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The Extended Panda's Thumb and a New Global Financial Architecture

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  • Haider Ali Khan

    (GSIS, University of Denver and CIRJE, Faculty of Economics, University of Tokyo)

Abstract

An evolutionary theory of international financial institutions is developed and two broad types of possible (evolutionary) equilibrium Global Financial Architectures(GFAs) are identified. The first is called an overarching type, exemplified by the classical gold standard and the defunct Bretton Woods system. The second is called a hybrid form that allows for the existence and coevolution of some Regional Financial Architectures(RFAs) as well. The changing roles of the IMF and national economic policies are examined within these two possible financial architectures under globalization It is found that from an evolutionary perspective, a hybrid form with a reformed IMF and regional cooperation through appropriately designed RFAs can create the best possible institutional and policy environment for financial stability and sustained growth .An evolutionary argument, called "the extended panda's thumb", is advanced to establish the possibility of adapting many existing institutions including the IMF, for creating a hybrid GFA. The tentative steps taken towards regional cooperation in Asia after the financial crisis are discussed to illustrate the opportunities and challenges posed by the need to evolve towards a hybrid GFA.

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Bibliographic Info

Paper provided by CIRJE, Faculty of Economics, University of Tokyo in its series CIRJE F-Series with number CIRJE-F-163.

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Length: 33 pages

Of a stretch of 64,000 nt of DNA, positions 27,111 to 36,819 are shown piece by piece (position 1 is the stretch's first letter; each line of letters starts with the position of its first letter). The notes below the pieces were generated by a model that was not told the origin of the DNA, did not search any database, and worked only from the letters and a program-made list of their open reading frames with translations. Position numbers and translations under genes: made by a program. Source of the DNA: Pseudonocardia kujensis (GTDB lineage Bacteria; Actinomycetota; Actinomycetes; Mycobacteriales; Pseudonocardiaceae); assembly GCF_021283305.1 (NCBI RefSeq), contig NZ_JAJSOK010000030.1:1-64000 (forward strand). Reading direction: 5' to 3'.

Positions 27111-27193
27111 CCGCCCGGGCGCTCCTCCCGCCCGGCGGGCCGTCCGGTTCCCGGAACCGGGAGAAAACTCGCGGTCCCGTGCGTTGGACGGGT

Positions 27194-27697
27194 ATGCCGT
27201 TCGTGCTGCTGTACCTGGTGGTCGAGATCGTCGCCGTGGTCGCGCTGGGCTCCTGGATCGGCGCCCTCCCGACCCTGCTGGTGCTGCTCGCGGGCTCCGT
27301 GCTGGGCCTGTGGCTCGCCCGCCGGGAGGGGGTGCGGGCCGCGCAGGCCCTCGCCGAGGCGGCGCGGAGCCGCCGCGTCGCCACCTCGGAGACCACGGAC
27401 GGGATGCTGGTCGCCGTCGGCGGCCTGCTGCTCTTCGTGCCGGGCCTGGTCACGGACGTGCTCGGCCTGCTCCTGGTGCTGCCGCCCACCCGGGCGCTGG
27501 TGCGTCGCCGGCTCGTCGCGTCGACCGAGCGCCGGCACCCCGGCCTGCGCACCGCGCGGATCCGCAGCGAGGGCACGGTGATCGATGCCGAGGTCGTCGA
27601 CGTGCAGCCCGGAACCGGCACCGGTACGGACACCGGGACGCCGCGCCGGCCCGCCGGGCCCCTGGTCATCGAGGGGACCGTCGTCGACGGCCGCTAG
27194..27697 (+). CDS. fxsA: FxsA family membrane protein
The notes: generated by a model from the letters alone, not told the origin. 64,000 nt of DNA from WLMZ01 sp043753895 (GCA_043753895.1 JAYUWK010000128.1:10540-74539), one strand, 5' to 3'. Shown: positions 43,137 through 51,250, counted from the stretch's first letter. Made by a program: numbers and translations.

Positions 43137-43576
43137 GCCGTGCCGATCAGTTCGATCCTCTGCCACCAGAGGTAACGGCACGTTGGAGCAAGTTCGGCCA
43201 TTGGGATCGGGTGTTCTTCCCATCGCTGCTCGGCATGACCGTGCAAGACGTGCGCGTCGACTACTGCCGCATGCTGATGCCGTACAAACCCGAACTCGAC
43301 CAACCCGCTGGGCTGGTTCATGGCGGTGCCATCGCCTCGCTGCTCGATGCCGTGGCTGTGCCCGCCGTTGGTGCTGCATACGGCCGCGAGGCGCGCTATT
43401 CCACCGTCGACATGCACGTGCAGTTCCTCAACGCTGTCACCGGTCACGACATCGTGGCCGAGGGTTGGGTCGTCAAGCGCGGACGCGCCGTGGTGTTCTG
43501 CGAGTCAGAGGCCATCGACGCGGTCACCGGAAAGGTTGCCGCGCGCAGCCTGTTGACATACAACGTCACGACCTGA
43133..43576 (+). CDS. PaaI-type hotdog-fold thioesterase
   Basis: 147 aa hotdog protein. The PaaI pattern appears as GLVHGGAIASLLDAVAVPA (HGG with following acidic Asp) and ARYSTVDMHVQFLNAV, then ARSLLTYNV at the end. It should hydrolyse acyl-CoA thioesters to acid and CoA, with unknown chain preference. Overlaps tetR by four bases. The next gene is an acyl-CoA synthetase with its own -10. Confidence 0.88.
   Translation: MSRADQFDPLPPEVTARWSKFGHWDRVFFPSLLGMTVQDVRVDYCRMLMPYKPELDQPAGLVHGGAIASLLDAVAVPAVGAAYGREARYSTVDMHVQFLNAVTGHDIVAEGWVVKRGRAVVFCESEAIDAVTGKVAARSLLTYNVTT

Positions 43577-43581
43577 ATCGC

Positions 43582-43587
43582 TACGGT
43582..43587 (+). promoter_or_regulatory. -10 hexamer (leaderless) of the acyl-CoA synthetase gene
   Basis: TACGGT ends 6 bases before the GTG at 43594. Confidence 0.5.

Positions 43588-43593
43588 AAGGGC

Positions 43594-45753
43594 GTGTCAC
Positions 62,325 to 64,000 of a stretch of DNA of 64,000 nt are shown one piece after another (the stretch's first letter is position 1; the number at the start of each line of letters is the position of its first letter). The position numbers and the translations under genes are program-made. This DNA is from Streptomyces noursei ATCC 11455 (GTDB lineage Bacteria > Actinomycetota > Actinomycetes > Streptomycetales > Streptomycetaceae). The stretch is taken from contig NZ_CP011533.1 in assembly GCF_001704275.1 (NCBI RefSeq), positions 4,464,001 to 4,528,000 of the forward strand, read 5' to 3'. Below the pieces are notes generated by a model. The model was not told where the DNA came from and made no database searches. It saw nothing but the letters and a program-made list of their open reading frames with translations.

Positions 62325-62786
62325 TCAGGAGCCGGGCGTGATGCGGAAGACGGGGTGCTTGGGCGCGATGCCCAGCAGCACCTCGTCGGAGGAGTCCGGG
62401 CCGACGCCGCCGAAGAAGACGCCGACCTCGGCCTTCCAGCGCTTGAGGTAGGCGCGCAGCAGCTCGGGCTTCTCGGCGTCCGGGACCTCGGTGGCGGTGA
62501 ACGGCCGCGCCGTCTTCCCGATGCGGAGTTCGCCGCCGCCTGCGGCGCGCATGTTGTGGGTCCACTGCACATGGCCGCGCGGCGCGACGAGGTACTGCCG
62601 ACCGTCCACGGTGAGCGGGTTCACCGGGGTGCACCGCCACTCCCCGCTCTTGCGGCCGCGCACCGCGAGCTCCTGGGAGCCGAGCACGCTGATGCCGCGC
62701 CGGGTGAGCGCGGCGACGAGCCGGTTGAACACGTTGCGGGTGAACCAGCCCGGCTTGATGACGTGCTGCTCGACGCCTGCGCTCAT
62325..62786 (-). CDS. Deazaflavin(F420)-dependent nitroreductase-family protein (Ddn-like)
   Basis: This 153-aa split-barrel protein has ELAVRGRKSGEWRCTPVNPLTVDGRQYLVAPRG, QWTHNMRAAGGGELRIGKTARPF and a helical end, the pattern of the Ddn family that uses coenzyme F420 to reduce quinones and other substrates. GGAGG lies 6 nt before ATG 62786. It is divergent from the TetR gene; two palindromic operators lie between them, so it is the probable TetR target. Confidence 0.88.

Date of creation: Aug 2002
Date of revision:
Handle: RePEc:tky:fseres:2002cf163

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  1. Geert Bekaert & Campbell R. Harvey & Christian Lundblad, 2001. "Does Financial Liberalization Spur Growth?," NBER Working Papers 8245, National Bureau of Economic Research, Inc.
  2. Chinn, Menzie D., 2000. "Before the fall: were East Asian currencies overvalued?," Emerging Markets Review, Elsevier, vol. 1(2), pages 101-126, September.
  3. Chang, Ha-Joon, 1998. "Korea: The misunderstood crisis," World Development, Elsevier, vol. 26(8), pages 1555-1561, August.
  4. Roberto Chang & Andres Velasco, 1998. "The Asian Liquidity Crisis," NBER Working Papers 6796, National Bureau of Economic Research, Inc.
  5. Jeffrey D. Sachs & Aaron Tornell & Andrés Velasco, 1996. "Financial Crises in Emerging Markets: The Lessons from 1995," Brookings Papers on Economic Activity, Economic Studies Program, The Brookings Institution, vol. 27(1), pages 147-216.
  6. Anne O. Krueger, 2000. "Conflicting Demands on the International Monetary Fund," American Economic Review, American Economic Association, vol. 90(2), pages 38-42, May.
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Cited by:
  1. Khan, Haider, 2013. "Globalization and Democracy: A Short Introduction," MPRA Paper 49515, University Library of Munich, Germany.

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